Search Results: burnam (5)

8F826FA70B8B133630F1BC74E59A5A76_600_600.jpeg
KXLH
Rest in peace, Lori Burnam, 66, of Missoula, Montana. Lori was suffering from emphysema and advanced cancer

Burnam’s Bout with Cancer, Emphysema & Glaucoma Has Ended, But Her Fight for Common Sense Marijuana Laws Remains
 
Lori Burnam of Hamilton, Montana — a much-loved and admired champion of medical marijuana patients’ rights — has died. But the principles she stood for and the goals she worked for will not be forgotten or neglected, according to Chris Lindsey, president of Montana Next, a marijuana education group.
“Lori Burnam’s legacy is one of compassion for others and respect for scientific facts and reality,” Lindsey said. “Thousands of Montanans have been inspired by the kindness of her life and her effective advocacy for common sense marijuana laws, and all of us intend to continue working for Lori’s goals.”

Steveatdeskcorrected.jpeg
Montana Department of Justice
Montana Attorney General Steve Bullock on Tuesday said he’d vote against IR-124

Attorney General Bullock Says He’ll Vote Against IR-124
No poll shows IR-124 with majority support, and the new law — which repeals a voter initiative which legalized medical marijuana in the state back in 2004, with the support of 62 percent of state voters — now faces two new hurdles to approval by the voters this year.
 
Patients for Reform, Not Repeal has begun its second radio advertising campaign with a new spot, entitled “Running Away,” which points to the measure’s weak voter support and even opposition from the Montana Republican Party. The spot notes that Sen. Jeff Essman, sponsor of SB 423 – the subject of the referendum – has conceded that his work will be changed next year.

montana-medical-marijuana-thcf-32930293.jpeg
THC Finder

Court Rejects Patients’ Right To Medical Marijuana; Patients’ Group Says Voters Will Reject ‘Godawful Law’ by Defeating IR-124
 
The Montana Supreme Court ensured late on Tuesday that voters will have the final say on the Legislature’s 2011 medical marijuana law this November, and Patients for Reform, Not Repeal believes voters will say “No” to it.
The court held there is no fundamental right to use medical marijuana, or any drug that’s prohibited under federal law, reports Sam Favate at the Wall Street Journal. In a 6-1 decision, the court reversed a lower court ruling blocking enforcement of IR-124, a state law to restrict access to medical marijuana.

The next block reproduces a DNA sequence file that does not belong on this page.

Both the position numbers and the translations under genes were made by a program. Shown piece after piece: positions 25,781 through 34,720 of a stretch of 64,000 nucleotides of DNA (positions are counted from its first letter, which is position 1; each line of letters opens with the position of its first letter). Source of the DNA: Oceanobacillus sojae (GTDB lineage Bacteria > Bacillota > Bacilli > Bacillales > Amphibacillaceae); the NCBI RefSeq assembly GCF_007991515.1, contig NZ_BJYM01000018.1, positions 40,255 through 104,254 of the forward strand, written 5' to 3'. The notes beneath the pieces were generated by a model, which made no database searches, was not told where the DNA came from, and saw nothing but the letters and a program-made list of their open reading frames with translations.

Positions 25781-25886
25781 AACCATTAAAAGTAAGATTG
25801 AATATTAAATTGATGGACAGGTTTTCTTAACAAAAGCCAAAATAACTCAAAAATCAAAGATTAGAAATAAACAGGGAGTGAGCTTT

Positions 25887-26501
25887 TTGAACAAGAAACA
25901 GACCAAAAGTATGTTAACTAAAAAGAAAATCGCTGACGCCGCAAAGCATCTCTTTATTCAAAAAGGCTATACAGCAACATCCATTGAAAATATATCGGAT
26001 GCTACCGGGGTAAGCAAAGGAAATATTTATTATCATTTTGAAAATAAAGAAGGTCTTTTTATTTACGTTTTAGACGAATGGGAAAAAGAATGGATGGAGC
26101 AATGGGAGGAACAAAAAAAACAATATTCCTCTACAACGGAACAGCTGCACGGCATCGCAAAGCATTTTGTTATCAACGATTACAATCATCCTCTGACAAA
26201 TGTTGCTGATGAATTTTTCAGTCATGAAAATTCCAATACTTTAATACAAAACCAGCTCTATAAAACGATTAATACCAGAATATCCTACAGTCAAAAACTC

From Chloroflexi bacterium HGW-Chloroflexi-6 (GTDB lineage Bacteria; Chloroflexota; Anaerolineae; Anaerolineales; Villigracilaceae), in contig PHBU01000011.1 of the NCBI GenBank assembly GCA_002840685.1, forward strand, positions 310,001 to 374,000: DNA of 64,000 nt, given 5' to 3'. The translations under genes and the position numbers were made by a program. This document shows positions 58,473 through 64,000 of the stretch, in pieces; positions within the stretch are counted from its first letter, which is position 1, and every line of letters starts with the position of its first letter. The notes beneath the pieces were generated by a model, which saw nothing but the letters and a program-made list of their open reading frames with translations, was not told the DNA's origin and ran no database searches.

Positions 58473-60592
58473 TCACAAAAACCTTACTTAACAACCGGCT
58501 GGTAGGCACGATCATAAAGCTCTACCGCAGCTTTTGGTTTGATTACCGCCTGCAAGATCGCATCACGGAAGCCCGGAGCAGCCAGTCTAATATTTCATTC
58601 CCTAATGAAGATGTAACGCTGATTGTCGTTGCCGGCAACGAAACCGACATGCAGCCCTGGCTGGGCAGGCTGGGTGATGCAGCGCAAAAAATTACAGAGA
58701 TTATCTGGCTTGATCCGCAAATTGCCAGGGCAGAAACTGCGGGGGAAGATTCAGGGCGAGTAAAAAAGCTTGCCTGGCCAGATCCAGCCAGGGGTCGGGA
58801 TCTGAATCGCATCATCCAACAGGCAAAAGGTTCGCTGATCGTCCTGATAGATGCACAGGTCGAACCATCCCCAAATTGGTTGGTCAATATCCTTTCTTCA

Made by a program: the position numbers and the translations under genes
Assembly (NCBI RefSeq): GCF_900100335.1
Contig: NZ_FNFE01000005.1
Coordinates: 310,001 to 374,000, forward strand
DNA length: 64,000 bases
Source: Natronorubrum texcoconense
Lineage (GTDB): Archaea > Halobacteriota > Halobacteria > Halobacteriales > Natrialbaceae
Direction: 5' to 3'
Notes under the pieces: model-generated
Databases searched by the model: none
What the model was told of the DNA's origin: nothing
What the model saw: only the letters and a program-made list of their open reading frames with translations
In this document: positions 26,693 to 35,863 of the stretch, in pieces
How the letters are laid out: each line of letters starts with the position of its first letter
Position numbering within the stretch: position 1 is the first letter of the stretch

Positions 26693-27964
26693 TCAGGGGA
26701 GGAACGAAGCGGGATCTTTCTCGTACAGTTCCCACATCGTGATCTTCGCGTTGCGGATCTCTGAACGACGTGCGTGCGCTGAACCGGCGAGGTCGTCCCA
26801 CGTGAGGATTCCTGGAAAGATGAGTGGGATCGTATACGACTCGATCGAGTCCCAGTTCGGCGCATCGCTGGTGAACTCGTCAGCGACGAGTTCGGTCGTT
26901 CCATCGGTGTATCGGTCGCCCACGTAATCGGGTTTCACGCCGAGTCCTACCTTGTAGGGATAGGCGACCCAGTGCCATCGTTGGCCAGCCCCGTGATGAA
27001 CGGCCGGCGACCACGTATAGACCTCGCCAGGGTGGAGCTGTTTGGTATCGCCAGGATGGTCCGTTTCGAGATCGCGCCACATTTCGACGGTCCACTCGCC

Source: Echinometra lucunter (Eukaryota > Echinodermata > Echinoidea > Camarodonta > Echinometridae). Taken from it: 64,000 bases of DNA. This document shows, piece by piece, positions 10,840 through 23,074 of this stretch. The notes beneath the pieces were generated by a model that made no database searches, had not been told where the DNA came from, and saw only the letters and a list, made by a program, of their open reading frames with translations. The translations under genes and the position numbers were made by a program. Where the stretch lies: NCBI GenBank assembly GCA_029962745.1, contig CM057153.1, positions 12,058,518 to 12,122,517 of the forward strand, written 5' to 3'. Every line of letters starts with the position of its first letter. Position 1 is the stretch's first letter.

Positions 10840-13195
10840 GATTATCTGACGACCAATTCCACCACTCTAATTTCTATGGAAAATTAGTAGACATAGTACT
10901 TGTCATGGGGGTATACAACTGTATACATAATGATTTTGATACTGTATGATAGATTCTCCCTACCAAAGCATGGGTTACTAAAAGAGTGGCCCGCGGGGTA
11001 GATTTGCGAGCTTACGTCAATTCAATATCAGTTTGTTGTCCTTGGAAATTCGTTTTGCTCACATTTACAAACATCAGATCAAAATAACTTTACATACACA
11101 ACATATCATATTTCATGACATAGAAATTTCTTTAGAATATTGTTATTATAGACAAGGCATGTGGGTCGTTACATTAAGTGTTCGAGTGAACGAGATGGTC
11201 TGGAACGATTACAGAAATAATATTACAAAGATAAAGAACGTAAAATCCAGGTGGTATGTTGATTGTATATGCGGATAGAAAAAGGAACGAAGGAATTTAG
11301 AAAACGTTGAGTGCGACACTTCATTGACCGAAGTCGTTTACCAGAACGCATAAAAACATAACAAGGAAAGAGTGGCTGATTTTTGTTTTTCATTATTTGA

-3.jpeg
Patients For Reform Not Repeal

In their official ballot arguments for IR-124 (SB 423), last year’s legislation which all but shut down the medical marijuana law which was approved by Montana’s voters in 2004, Republican Senate Majority Leader Jeff Essmann and Republican House Majority Whip Cary Smith bizarrely cited Democratic Governor Brian Schweitzer.

Governor-Brian-Schweitzer.jpeg
Prohibition’s End
Democratic Montana Gov. Brian Schweitzer called the GOP-controlled Legislature “bat crap crazy” when they voted to overturn the will of the state’s voters on medical marijuana

Schweitzer famously referred to the last Legislature as “bat crap crazy,” and vetoed HB 161, the bill Sen. Essmann and Rep. Smith supported aggressively to completely overturn the will of the voters on medical marijuana.
Later, in addition to issuing an amendatory veto of SB 423, Schweitzer also said of it: “Everybody’s who’s read it says, ‘Oh yeah, it’s unconstitutional.’ “; “I’m kind of disgusted right now”; and “It seems to us unconstitutional on its face.”

Gov. Schweitzer also said SB 423 “violates your constitutional rights to illegal search.” The governor said it requires someone using medical marijuana to “be turned over to law enforcement in every town.”


Screen shot 2010-08-10 at 10.55.47 AM.png
Photo: Bay County Sheriff’s Office
Jesse Colt Nolind brought a pot pipe into the courthouse, then consented to a search of his car, where a joint was found. How many more dumb things did he do that day, I wonder?

‚ÄčA man entering the Bay County Courthouse in Panama City Beach, Florida on Monday tried to hide a glass pipe used for smoking marijuana while passing through the entrance x-ray scanner. He was unsuccessful.

When deputies arrested him, they discovered he also had two handcuff keys, according to an incident report, and a subsequent search revealed a joint inside his car in the courthouse parking lot, reports Tony Simmons at The Walton Sun.
Deputy Donald Floyd, a bailiff at the courthouse, was working the front door at 9 a.m. Monday, screening items put into the little plastic bowls that run via conveyor belt through the x-ray machine, according to the report.
Floyd noticed that a man later identified as Jesse Colt Nolind, 27, of Panama City, not only placed items into a bowl; he also put something under his wallet in an attempt to hide the item, according to the report.
When Deputy Floyd asked Nolind what the item was, the suspect took the item out of the bowl and showed the deputy a glass pipe that contained some “suspected marijuana residue.”